Great Lakes Environmental Directory Great Lakes Great Lakes environment Great Lakes grants exotic species water pollution water export drilling environment Great Lakes pollution Superior Michigan Huron Erie Ontario ecology Great Lakes issues wetlands Great Lakes wetlands Great Lakes Great Lakes environment Great Lakes watershed water quality exotic species Great Lakes grants water pollution water export oil gas drilling environment environmental Great Lakes pollution Lake Superior Lake Michigan Lake Huron Lake Erie Lake Ontario Great Lakes ecology Great Lakes issues Great Lakes wetlands Great Lakes Resources Great Lakes activist Great Lakes environmental organizations Great Lakes Aquatic Habitat air pollution alien species threatened rare endangered species ecological Great Lakes information Success Stories Great Lakes Directory Home/News Great Lakes Calendar Great Lakes jobs/volunteering Search Great Lakes Organizations Take Action! Contact Us Resources/Links Great Lakes Issues Great Lakes News Article About Us Networking Services

Great Lakes Article:

Minnesota Farmers Use Human Waste Fertilizer
Associated Press

DULUTH, Minn. - Farmers in northeast Minnesota are using a fertilizer rich in phosphorus, nitrogen and organic matter that can boost crop yields by 80 percent. Best of all, it's free.

The problem, for some, is that it's made of treated human waste, which opponents say is environmentally unsafe and unhealthy for animals and other people.

"It's disgusting to think that everything we pour down our drains and flush down our toilets, in our homes and hospitals and paper mills, is ending up on our local farms," said Inese Holte, an area resident and longtime opponent. "What we're doing to our rural neighbors is awful. The farmers will take it because they are hurting and it's free. But we shouldn't be giving it to them at all."

But proponents say it's the ultimate in recycling.

"We're giving nutrients back to the land that we took out of it," said Lauri Walters, environmental program coordinator for the Western Lake Superior Sanitary District.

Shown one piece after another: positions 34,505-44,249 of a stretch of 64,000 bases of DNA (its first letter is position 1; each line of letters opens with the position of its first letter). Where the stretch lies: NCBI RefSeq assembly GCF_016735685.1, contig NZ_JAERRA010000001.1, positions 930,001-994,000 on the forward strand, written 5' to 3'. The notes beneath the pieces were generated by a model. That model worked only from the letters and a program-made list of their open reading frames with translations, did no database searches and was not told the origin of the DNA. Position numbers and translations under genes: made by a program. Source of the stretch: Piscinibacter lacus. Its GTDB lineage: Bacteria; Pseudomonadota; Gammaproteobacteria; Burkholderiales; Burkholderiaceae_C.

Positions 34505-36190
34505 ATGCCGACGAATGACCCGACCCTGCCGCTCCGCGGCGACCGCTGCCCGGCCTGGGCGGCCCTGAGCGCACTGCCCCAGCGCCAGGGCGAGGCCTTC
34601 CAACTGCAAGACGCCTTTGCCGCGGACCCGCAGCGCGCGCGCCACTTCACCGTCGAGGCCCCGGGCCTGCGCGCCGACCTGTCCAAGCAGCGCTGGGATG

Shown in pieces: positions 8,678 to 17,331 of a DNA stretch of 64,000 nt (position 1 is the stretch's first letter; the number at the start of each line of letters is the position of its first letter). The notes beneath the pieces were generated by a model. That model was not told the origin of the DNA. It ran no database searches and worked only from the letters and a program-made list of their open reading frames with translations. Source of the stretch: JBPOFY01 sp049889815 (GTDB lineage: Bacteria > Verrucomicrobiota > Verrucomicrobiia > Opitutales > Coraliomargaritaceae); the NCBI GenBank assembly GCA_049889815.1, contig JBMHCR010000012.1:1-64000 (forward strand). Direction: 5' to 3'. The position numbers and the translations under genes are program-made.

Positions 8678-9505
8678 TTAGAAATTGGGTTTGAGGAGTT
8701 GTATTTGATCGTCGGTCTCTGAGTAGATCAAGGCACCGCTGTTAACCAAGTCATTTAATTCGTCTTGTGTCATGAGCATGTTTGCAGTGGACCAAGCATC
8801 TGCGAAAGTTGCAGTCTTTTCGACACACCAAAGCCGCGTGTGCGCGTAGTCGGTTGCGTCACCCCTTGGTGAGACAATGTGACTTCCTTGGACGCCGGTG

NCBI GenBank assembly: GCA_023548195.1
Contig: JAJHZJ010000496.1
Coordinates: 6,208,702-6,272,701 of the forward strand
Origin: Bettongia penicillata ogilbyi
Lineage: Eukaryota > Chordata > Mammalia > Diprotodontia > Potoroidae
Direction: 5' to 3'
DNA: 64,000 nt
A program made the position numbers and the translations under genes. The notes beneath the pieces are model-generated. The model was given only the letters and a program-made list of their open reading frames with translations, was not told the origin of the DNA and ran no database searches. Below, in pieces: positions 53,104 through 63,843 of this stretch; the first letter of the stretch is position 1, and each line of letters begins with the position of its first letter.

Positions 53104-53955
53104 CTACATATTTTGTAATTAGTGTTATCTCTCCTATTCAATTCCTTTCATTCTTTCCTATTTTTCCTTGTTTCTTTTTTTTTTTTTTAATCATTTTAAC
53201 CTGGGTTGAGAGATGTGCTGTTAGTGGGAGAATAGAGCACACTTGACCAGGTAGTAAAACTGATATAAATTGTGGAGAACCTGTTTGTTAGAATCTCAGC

Using human waste as fertilizer is nothing new. Asian cultures have done it for centuries. In Milwaukee, sludge has been treated, dried, bagged and sold to Midwest gardeners for more than 60 years.

In Minnesota, all but one of the state's 250 municipal treatment plants that produce sludge at least some of it to the land. The only exception is Grand Rapids, which landfills all its sludge because it's mostly paper mill waste too fibrous to spread.

Jorja Dufresne, who oversees the Minnesota Pollution Control Agency's sludge-regulation program, says about one-third of all sludge created in the state ends up on fields.

Since 1992, when Congress banned the dumping of treated sludge in oceans, land application has skyrocketed past incineration and landfilling, the other two approved options for sludge disposal.

The EPA promotes spreading it as fertilizer, calling it the preferred disposal option. Incineration is less favored because it requires the consumption of fuels that contribute to air pollution. And burying the stuff takes up space in hard-to-permit landfills.

Sludge opponents aren't convinced the substance is safe. They point to a 2002 National Academies of Science report that found EPA regulation of sludge is based on "outdated science."

Tom Richards, who owns land in Blackhoof Township in Carlton County, says the sludge smells bad, especially when it's not turned into the soil immediately. He believes there are too many questions about what's in the sludge to allow continued spreading on fields.

"Nobody likes sewage sludge, just as nobody likes pollution," Richards added. "It's just that some people are unjustly profiting from it at the expense of everyone and everything else, especially our soils and waters."

This information is posted for nonprofit educational purposes, in accordance with U.S. Code Title 17, Chapter 1,Sec. 107 copyright laws.
For more information go to: If you wish to use copyrighted material from this site for
purposes of your own that go beyond "fair use," you must obtain permission from the copyright owner.

Great Lakes environmental information

Return to Great Lakes Directory Home/ Site Map